Culture, Not Leverage, Made Wall Street Riskier

Over the summer, U.S. regulators announced new rules that would limit the leverage (ratio of debt or assets to equity) that the biggest U.S. banks can use in their business. The reasoning, backed by several respected scholars, is that leverage was a leading cause of the financial crisis. The argument makes intuitive sense, and leverage ratios provide a clear quantitative measure for regulators to monitor, so regulations have followed.

But leverage ratios aren’t the only risk factors that matter. Corporate incentives and culture may be even more important in explaining what changed on Wall Street in recent years, and by placing too much emphasis on quantitative ratios like leverage, we may be missing some other important parts of the problem.

I came to this conclusion after studying the culture of Goldman Sachs, where I previously worked for 12 years, as research for a sociology Ph.D. that has now grown into a book. Before then, I would have guessed that Goldman’s switch to becoming a public company had led it to take more risks, and that this would have been reflected in higher leverage over time. But I found out that this hypothesis was wrong — Goldman had been highly levered in its past as a private partnership, too.

The focus on finding something to blame (e.g. higher leverage) reminded me of the findings of the research into the Space Shuttle Challenger explosion done by one of my Columbia University sociology professors, Diane Vaughan. The loss of Challenger on Jan. 28, 1986 is usually blamed on a scientific design flaw in the O-rings used to seal parts of the spacecraft together. Vaughan, however, located the disaster’s roots in the nature of institutional life. Organizational characteristics — cultures, structures, politics, economic resources, their presence or absence, their allocation — put pressure on individuals to behave in deviant ways to achieve organizational goals. The design engineers kept taking incremental risks that they thought were acceptable and normalized them — until the disaster.

Leverage ratios might be the O-rings of the financial crisis. My research revealed that high leverage is nothing new for Wall Street firms, though the ratios have varied over time. In the early 1970s, for instance, the ratio of assets to equity for most firms was generally below 8-to-1. But in the 1950s, it sometimes exceeded 35-to-1. According to a 1992 study by the Government Accountability Office, the average leverage ratio for the top 13 investment banks was 27-to-1 during 1991 (up from 18-to-1 in 1990). At that 27-to-1 leverage ratio, only a 3.7% drop in asset prices would wipe out the equity of the bank. According to SEC filings, in 1998, the year before it went public, Goldman Sachs was leveraged at nearly 32-to-1, while in 2006 it was leveraged at 22-to-1. Other Wall Street firms have experienced similar leverage increases and decreases.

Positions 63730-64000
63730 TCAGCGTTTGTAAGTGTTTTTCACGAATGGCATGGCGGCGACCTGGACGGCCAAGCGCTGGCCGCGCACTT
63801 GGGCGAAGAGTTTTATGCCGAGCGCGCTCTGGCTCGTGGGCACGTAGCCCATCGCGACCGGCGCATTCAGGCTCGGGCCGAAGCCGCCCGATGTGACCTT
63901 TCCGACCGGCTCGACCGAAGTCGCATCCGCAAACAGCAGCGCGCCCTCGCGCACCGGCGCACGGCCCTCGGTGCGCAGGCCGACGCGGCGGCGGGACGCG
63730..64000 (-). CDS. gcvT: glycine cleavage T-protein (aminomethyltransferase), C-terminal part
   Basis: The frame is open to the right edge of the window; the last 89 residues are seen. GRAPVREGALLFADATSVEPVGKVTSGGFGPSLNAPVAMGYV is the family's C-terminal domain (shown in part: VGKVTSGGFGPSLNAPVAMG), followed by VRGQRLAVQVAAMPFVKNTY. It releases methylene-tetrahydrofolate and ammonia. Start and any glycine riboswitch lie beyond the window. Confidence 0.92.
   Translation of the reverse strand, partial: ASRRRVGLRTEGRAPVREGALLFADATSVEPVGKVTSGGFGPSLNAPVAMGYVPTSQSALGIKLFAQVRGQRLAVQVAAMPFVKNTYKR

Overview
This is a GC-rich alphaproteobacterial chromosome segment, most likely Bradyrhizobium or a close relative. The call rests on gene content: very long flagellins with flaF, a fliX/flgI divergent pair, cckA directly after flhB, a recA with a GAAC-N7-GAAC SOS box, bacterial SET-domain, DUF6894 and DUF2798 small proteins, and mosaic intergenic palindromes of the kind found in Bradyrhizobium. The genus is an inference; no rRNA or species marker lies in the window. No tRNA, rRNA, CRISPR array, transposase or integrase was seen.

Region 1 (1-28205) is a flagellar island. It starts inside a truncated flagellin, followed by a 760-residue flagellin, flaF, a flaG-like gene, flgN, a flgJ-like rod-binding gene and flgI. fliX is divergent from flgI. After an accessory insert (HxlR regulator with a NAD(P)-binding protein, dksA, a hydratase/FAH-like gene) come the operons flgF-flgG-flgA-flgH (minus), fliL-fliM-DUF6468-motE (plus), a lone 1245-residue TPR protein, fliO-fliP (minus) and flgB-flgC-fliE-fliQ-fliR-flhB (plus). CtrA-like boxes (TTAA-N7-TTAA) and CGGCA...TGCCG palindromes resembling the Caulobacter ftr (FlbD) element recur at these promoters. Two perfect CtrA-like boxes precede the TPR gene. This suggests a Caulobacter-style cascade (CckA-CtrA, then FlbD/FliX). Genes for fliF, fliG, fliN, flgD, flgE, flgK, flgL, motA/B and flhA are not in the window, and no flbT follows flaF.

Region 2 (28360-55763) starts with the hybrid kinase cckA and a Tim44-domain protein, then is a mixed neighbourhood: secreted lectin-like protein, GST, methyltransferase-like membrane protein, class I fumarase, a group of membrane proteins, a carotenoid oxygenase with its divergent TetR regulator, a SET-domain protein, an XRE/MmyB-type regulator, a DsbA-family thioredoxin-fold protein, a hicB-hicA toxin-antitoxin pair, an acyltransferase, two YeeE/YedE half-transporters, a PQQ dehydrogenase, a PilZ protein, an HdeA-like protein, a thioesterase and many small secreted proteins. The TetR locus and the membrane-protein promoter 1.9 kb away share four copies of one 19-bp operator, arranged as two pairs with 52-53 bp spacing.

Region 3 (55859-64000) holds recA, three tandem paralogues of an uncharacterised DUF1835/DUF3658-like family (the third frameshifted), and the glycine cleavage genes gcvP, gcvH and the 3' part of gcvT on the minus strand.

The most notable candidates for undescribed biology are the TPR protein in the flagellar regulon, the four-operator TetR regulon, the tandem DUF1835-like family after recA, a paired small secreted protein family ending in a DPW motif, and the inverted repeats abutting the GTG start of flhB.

At Goldman Sachs, one element that was different in the lead up to the financial crisis was not the amount of leverage but the constraints and incentives faced by partners.  Before the IPO in 1999, partners of Goldman Sachs owned equity in a private partnership. When elected a partner, one was required to make a cash investment into the firm that was large enough to be material to one’s net worth. Each partner claimed a percentage ownership of the earnings every year, but it was a fixed percentage — limiting the incentives for risk-taking — and the majority of the earnings stayed in the firm. A partner’s annual cash compensation amounted to a small salary and a modest cash return on his or her capital account. A partner was not allowed to withdraw any capital from the firm until retirement, at which time the capital typically amounted to around 75% of one’s net worth. Even then, a retired partner could only withdraw his or her capital over a number of years. Finally, and perhaps most importantly, all partners had personal liability for the exposure of the firm, right down to their homes and cars. The result was an intense focus on risk, including risks related to ethical standards. As a partnership, each partner was financially interconnected with the others. They had to be very careful about their standards of behavior and the people they allowed into the partnership. One bad decision from a partner could cause all of them to face personal financial ruin.

Over time, though, Goldman Sachs grew from a relatively small group of financially interconnected partners to a publicly traded corporation in which compensation took the form of individual, predominantly discretionary performance bonuses plus stock that could be sold before retirement. The fixed percentages, financial interconnectedness, and personal liability are mostly gone. Relating back to Vaughan’s research on Challenger, organizational characteristics put pressure on individual behavior. The definition of acceptable risk and the consequences of the risk-taking changed over time.

This — not the leverage ratio, which was actually lower than it had been for most of the previous decade — was one of the key elements that made the Goldman Sachs of 2006 so different from the firm of the 1990s or 1980s or 1970s. It may be that cracking down on leverage is simply regulators’ crude way of trying to address issues of corporate incentives and culture. But leverage limits may have unintended consequences for capital markets’ competitiveness, innovation, growth, and efficiency. Understanding the potential problems related to culture, incentives, and pressures, and addressing them head-on, would make more sense.


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